Sopa is correct that the pipe/foil comparison is apples to oranges in most cases. I just used it to show that turbulent and laminar flow can exist proportionally together. it's not just one or the the other. You are right that there is a point of separation, a bubble starts to form indicating the transition from laminar to turbulent flow.Senor Sopa, you might be right on all those points - I am not an expert so cannot argue with any certainty. I didn't mention the boundary layer - I think I need to do more reading and how it relates to flow separation. However the vortices I mentioned are a type of turbulence - or aren't they?
The Reynolds number equation for a pipe is different from a foil from what I can see - foil being a fin, wing, hydrofoil - I assume that's what you call flat plate? I realise now my mention of surfboard hull is completely wrong for the foil comparison (it has no low pressure surface).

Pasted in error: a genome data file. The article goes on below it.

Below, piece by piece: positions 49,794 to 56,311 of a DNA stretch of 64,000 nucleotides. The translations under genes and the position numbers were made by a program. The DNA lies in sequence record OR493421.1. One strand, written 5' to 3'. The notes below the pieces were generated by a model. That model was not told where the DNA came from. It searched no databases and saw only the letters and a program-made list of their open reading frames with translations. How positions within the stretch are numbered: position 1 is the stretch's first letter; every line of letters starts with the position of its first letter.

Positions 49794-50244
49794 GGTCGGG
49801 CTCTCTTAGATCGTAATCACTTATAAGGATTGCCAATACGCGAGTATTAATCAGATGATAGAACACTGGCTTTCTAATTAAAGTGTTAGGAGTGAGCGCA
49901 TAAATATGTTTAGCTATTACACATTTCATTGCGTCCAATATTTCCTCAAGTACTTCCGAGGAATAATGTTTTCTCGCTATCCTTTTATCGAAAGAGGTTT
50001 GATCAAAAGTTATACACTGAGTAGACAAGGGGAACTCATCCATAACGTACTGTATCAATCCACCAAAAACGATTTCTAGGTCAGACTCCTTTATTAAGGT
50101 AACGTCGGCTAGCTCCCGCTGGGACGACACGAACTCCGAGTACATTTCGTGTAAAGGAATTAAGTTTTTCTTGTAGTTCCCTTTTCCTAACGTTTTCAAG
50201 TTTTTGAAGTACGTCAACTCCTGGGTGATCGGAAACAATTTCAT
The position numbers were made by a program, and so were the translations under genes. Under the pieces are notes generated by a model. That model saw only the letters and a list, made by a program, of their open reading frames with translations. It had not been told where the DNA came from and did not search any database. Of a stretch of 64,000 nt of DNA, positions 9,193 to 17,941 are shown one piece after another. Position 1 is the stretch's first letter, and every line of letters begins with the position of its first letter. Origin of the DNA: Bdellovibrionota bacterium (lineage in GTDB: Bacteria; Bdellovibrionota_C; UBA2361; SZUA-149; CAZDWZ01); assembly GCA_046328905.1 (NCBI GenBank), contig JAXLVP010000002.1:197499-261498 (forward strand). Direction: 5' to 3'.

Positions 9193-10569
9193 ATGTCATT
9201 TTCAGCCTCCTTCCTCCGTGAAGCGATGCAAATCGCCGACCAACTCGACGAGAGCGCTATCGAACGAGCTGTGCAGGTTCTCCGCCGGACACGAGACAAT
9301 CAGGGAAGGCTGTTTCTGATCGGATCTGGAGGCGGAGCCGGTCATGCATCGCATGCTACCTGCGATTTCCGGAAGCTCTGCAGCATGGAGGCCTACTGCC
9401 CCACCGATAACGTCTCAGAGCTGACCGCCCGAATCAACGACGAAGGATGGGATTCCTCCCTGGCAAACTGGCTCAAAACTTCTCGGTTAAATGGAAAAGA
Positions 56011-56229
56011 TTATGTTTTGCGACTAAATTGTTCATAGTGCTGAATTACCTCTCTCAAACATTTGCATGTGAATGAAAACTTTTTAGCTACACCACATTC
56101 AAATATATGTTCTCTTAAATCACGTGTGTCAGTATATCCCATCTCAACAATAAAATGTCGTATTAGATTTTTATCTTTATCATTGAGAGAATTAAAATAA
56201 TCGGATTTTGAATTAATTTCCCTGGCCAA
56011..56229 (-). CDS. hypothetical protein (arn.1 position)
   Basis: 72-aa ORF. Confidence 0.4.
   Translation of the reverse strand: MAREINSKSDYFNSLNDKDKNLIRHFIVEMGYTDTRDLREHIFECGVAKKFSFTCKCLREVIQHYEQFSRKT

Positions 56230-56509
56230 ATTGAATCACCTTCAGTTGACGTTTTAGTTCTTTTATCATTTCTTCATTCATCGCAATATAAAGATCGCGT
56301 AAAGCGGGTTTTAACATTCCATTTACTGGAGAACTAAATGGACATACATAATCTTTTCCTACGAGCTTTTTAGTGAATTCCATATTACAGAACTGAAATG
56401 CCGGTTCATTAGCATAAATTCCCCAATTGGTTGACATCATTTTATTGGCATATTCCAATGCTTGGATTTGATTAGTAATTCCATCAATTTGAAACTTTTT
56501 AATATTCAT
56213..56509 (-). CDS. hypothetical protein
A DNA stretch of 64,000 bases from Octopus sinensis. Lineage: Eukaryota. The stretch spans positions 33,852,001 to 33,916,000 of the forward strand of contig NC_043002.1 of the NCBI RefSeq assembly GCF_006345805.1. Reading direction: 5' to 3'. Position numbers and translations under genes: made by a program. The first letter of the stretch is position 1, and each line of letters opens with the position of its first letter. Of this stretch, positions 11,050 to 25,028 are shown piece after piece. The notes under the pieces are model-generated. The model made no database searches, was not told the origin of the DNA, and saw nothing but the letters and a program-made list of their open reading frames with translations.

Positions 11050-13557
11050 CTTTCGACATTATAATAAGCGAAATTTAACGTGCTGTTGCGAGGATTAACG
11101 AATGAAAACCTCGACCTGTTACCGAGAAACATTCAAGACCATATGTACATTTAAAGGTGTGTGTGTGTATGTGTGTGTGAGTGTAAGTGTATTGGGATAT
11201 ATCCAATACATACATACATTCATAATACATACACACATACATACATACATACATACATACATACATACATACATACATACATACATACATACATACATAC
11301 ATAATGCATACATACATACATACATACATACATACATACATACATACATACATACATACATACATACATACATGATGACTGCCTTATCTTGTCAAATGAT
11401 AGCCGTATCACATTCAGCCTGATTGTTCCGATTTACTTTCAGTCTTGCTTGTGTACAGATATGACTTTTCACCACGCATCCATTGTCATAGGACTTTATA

Stephen Hawking said in one of his popular books on physics dumbed down for the masses, that there is no difference between throwing a ball inside the carriage of a moving train or a stationary train - it is still travelling at the same speed relative to the train and all speed is relative to other objects so a flat plate travelling in a stationary body of water would be the same as the body of water moving and the flat plate stationary.
Yes I have had fin hum from badly made home made fins - I didn't know they were turning the water to steam. I have experienced what is thought to be ventilation on a sailboard - when trying to sail too close to the wind and say hitting a lump of chop which would lift the board a bit - air from the surface is sucked down the length of the fin on the low pressure side and hold is lost - the board could go sideways for some considerable distance. Someone I followed on instagram posted quite a convincing picture of his foil board mast ventilating - sucking down air from the water surface - the air is not steam.
Fin cavitation is an odd one but I feel it does occur to some degree but it is not the same type of cavitation we experience with a pump impeller inside of a casing where you have bubbles collapsing during phase change at low pressure. To be honest, I have no idea as to what makes the hum, whistle or in a couple of instances a popping sound with some odd foiled fins but I feel it is some sort of cavitation.